# For the differential equation y'=(y+2)(y-1), draw the y'=0 curves, determine the direction of...

## Question:

For the differential equation {eq}y'=(y+2)(y-1) {/eq}, draw the {eq}y'=0 {/eq} curves, determine the direction of motion in each region, and draw representative solutions.

## Phase Plot of First Order Differential Equations

The phase plot of a first order differential equation {eq}\displaystyle y'=f(x,y) {/eq} is a 2D plot of slopes of the general solution of the equation.

Taking {eq}\displaystyle y'=0\iff f(x,y)=0, {/eq} we will obtain the solution curve has horizontal tangent lines.

Next, we will plot tangents corresponding to positive and negative slope.

Depending on the initial condition, we will be able to sketch the solution (curve) of the differential equation.

## Answer and Explanation:

To determine the direction of motion in each region of the differential equation {eq}\displaystyle y'=(y+2)(y-1) {/eq}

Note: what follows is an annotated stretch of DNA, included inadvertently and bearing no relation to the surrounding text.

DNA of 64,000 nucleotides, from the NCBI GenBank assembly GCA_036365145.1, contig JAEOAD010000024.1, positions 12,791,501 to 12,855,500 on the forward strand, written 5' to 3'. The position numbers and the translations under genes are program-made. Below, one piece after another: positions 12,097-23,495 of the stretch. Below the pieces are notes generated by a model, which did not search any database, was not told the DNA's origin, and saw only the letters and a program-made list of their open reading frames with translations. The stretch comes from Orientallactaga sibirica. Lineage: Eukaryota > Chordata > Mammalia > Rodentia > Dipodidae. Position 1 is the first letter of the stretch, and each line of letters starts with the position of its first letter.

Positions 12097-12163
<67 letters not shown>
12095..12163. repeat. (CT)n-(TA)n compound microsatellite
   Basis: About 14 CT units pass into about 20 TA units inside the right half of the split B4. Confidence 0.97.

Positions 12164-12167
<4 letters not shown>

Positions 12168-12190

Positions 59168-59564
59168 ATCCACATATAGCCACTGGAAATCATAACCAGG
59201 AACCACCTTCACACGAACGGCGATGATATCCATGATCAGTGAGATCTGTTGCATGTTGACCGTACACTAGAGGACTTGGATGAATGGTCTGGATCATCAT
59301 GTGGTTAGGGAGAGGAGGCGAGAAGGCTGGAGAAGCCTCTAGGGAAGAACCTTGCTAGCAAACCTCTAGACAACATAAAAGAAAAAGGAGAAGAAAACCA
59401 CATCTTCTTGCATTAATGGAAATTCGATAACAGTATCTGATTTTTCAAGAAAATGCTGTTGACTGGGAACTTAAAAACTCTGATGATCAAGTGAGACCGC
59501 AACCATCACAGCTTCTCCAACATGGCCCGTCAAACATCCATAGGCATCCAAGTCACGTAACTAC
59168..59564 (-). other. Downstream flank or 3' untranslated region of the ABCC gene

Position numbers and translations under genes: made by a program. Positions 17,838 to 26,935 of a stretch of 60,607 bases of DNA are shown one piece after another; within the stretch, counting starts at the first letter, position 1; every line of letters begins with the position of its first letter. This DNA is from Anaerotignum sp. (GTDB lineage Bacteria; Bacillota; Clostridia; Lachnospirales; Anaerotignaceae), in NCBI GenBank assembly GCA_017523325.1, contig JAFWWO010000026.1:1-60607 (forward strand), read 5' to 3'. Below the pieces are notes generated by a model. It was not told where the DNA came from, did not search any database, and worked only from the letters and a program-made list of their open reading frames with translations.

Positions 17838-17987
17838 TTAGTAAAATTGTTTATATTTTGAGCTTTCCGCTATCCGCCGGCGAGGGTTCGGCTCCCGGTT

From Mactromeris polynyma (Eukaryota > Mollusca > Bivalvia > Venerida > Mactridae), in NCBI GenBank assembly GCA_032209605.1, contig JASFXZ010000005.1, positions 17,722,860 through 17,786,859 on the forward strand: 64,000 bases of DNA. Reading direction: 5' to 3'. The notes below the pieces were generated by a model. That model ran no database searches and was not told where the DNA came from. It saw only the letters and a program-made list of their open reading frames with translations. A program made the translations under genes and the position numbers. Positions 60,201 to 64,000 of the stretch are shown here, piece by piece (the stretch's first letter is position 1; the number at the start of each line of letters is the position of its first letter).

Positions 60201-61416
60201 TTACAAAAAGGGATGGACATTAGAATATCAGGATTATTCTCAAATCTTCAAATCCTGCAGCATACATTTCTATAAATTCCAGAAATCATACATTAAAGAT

which is an autonomous equation, because the independent variable is not explicitly shown,

we will first find the horizontal tangent lines.

{eq}\displaystyle y'=0\iff (y+2)(y-1)=0\implies \text{ the lines }y=-2, y=1 {/eq} are the horizontal tangent lines to the solution.

Below and above the two lines, the function {eq}\displaystyle (y+2)(y-1)>0 {/eq} so, the slopes are positive, the solution moves toward {eq}\displaystyle y=-2, {/eq} and away from {eq}\displaystyle y=1. {/eq}

Between {eq}\displaystyle y=-2 \text{ and } y=1, {/eq} the slope is negative, {eq}\displaystyle (y+2)(y-1)<0, {/eq} so the solution moves toward -2 and away from 1.

The slopes are shown in the picture below as short black segments and three possible solutions, are shown with green solid line, depending on the initial condition.

For example, if the initial condition is {eq}\displaystyle y(0)<-2 {/eq} the curve is shown below the line {eq}\displaystyle y=-2. {/eq}

The curves {eq}\displaystyle y'=0 \text{ which are } y=-2, y=1 {/eq} are shown with the solid black lines.

#### Ask a question

Our experts can answer your tough homework and study questions.

Ask a question Ask a question#### Search Answers

#### Learn more about this topic:

from Geometry: High School

Chapter 12 / Lesson 5